At least you empathize with me. How about an only Oracle solution? That will reduce my issue to an extent. Presently the customer is using Oracle; so if I come up with a workaround only for Oracle, that will do [for the time being]. :) –  Swaranga Sarma May 20 '11 at 8:41
    
Well, you could always keep a counter updated using a trigger. Mind the concurrency if you do, though. :-) –  Denis de Bernardy May 20 '11 at 8:47
5  
"Yes Denis, the exact count is required. :(" - well I can only speculate. Does the db maintenance process find out that there are 42,123,876 rows in table A and then create 42,123,876 empty rows in table B, and then loop through table A and update the rows in table B...? Or is it crazier than that? ;-) –  Tony Andrews May 20 '11 at 9:34

You can try this sp_spaceused (Transact-SQL)

Displays the number of rows, disk space reserved, and disk space used by a table, indexed view, or Service Broker queue in the current database, or displays the disk space reserved and used by the whole database.

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Won't sp_spaceused give me an approximated count? –  Swaranga Sarma May 20 '11 at 8:38
    
@Swaranga Sarma: In general, yes. But you can't have everything... –  sleske May 20 '11 at 10:16
    
FYI: This uses sys.dm_db_partition_stats internally –  gbn May 20 '11 at 11:02

I use

select /*+ parallel(a) */  count(1) from table_name a;
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select /*+ parallel(a) */ count(1) from table_name a –  Mainsh S Jul 3 '11 at 8:10
    
Thanks, I will try this. –  Swaranga Sarma Jul 3 '11 at 8:42

I'm nowhere near as expert as others who have answered but I was having an issue with a procedure I was using to select a random row from a table (not overly relevant) but I needed to know the number of rows in my reference table to calculate the random index. Using the traditional Count(*) or Count(1) work but I was occasionally getting up to 2 seconds for my query to run. So instead (for my table named 'tbl_HighOrder') I am using:

Declare @max int

Select @max = Row_Count
From sys.dm_db_partition_stats
Where Object_Name(Object_Id) = 'tbl_HighOrder'

It works great and query times in Management Studio are zero.

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If SQL Server edition is 2005/2008, you can use DMVs to calculate the row count in a table:

-- Shows all user tables and row counts for the current database 
-- Remove is_ms_shipped = 0 check to include system objects 
-- i.index_id < 2 indicates clustered index (1) or hash table (0) 
SELECT o.name, 
 ddps.row_count 
FROM sys.indexes AS i 
 INNER JOIN sys.objects AS o ON i.OBJECT_ID = o.OBJECT_ID 
 INNER JOIN sys.dm_db_partition_stats AS ddps ON i.OBJECT_ID = ddps.OBJECT_ID 
 AND i.index_id = ddps.index_id 
WHERE i.index_id < 2 
 AND o.is_ms_shipped = 0 
ORDER BY o.NAME 

For SQL Server 2000 database engine, sysindexes will work, but it is strongly advised to avoid using it in future editions of SQL Server as it may be removed in the near future.

Sample code taken from: How To Get Table Row Counts Quickly And Painlessly

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This is approximate not exact: see my answer please –  gbn May 20 '11 at 11:03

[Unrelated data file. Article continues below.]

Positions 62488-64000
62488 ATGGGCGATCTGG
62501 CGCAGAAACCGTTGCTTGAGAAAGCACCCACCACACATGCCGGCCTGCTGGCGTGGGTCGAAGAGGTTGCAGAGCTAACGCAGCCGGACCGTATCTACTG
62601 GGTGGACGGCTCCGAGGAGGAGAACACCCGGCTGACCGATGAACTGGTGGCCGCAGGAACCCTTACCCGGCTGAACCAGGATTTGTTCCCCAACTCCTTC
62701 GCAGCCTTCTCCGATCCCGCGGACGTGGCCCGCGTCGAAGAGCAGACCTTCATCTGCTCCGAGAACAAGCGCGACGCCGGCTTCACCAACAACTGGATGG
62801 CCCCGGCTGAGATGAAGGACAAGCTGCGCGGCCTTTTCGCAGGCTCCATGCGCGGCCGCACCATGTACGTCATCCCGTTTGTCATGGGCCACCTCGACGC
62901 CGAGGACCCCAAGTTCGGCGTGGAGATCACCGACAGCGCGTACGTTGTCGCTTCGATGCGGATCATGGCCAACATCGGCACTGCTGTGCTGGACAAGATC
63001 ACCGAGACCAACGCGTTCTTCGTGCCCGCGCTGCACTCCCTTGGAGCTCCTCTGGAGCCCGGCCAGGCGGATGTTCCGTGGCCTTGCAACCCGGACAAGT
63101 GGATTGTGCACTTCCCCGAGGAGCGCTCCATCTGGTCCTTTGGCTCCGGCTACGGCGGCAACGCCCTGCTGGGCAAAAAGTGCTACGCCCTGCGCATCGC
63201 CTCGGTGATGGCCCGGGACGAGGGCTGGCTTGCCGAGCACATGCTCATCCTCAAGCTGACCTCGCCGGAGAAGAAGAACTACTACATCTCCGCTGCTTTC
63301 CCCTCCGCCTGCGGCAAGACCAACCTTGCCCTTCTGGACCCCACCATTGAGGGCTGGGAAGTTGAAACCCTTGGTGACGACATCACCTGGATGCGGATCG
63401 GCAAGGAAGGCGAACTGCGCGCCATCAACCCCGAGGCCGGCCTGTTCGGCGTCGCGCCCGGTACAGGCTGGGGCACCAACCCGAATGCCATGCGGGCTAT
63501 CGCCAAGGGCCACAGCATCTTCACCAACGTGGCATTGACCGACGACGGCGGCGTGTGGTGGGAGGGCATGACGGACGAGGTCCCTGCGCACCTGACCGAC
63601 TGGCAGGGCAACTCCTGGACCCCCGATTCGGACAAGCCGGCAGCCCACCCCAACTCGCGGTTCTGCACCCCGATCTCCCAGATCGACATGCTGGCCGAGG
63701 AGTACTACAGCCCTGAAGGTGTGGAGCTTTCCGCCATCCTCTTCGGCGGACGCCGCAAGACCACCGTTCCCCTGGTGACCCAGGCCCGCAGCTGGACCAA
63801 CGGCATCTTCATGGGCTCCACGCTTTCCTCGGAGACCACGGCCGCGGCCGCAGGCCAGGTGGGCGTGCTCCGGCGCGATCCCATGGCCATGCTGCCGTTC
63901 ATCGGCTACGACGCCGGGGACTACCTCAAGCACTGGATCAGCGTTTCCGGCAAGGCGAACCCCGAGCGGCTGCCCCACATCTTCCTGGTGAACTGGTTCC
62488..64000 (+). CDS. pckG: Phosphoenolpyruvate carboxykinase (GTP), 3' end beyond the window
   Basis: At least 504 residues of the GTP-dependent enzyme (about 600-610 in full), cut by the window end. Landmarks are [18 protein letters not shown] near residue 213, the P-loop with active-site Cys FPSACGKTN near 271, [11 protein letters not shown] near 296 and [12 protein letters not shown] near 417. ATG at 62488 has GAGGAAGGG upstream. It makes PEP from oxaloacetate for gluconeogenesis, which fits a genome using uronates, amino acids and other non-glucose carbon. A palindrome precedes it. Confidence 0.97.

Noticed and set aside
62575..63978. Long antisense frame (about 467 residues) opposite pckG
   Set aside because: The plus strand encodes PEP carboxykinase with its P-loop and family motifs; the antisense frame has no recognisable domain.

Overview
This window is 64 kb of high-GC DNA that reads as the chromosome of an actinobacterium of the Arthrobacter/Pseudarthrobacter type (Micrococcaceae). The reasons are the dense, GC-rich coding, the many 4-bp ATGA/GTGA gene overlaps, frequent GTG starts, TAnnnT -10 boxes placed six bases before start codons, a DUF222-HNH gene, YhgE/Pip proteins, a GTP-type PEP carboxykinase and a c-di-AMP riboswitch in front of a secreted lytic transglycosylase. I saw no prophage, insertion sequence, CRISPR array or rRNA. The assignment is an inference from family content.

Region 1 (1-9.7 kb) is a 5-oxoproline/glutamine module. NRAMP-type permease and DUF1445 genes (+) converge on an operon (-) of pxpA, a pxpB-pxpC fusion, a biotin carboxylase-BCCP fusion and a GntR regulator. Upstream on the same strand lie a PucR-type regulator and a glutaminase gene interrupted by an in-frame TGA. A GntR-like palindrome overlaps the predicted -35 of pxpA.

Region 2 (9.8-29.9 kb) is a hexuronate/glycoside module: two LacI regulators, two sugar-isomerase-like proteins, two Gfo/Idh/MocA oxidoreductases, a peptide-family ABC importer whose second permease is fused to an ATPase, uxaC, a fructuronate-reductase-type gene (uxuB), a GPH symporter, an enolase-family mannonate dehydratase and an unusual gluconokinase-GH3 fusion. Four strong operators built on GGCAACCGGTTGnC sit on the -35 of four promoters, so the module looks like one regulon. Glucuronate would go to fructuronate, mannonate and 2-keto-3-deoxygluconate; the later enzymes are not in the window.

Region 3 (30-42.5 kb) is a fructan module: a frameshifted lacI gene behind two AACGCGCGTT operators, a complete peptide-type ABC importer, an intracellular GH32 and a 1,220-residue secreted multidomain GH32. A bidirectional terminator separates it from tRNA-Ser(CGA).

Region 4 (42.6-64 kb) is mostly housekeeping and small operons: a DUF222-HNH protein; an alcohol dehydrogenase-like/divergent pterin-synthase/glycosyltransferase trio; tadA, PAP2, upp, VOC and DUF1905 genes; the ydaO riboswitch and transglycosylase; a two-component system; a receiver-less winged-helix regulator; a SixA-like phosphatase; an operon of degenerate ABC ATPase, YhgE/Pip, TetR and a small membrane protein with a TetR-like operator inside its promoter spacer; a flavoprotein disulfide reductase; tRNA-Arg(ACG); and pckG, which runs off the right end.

Do you know an example where this is not accurate? AFAIK, it does not depend on updated statistics. –  Alireza Maddah May 20 '11 at 11:10
2  
Now read my answer. Are you going to update stats intraday or before the COUNT on a billion row table? I think not. I'd break your legs if you did on my system. –  gbn May 20 '11 at 11:13
3  
Luckily legs aren't required to code. –  Marty May 26 '11 at 8:35

I don't think there is a general always-fastest solution: some RDBMS/versions have a specific optimization for SELECT COUNT(*) that use faster options while others simply table-scan. You'd need to go to the documentation/support sites for the second set, which will probably need some more specific query to be written, usually one that hits an index in some way.

EDIT:

Here's a thought that might work, depending on your schema and distribution of data: do you have an indexed column that references an increasing value, a numeric increasing ID, say, or even a timestamp or date? Then, assuming deletes don't happen, it should be possible to store the count up to some recent value (yesterday's date, highest ID value at some recent sample point) and add the count beyond that, which should resolve very quickly in the index. Very dependent on values and indices, of course, but applicable to pretty much any version of any DBMS.

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I would very much hope that any decent DBMS would use an index for SELECT COUNT(*). Even MySQL apparently does it... . –  sleske May 20 '11 at 10:18

Is there a better way to get the EXACT count of the number of rows of a table?

To answer your question simply, No.

If you need a DBMS independent way of doing this, the fastest way will always be:

SELECT COUNT(*) FROM TableName

Some DBMS vendors may have quicker ways which will work for their systems only. Some of these options are already posted in other answers.

COUNT(*) should be optimized by the DBMS (at least any PROD worthy DB) anyway, so don't try to bypass their optimizations.

On a side note:
I am sure many of your other queries also take a long time to finish because of your table size. Any performance concerns should probably be addressed by thinking about your schema design with speed in mind. I realize you said that it is not an option to change but it might turn out that 10+ minute queries aren't an option either. 3rd NF is not always the best approach when you need speed, and sometimes data can be partitioned in several tables if the records don't have to be stored together. Something to think about...

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Not exactly a DBMS-agnostic solution, but at least your client code won't see the difference...

Create another table T with just one row and one integer field N1, and create INSERT TRIGGER that just executes:

UPDATE T SET N = N + 1

Also create a DELETE TRIGGER that executes:

UPDATE T SET N = N - 1

A DBMS worth its salt will guarantee the atomicity of the operations above2, and N will contain the accurate count of rows at all times, which is then super-quick to get by simply:

SELECT N FROM T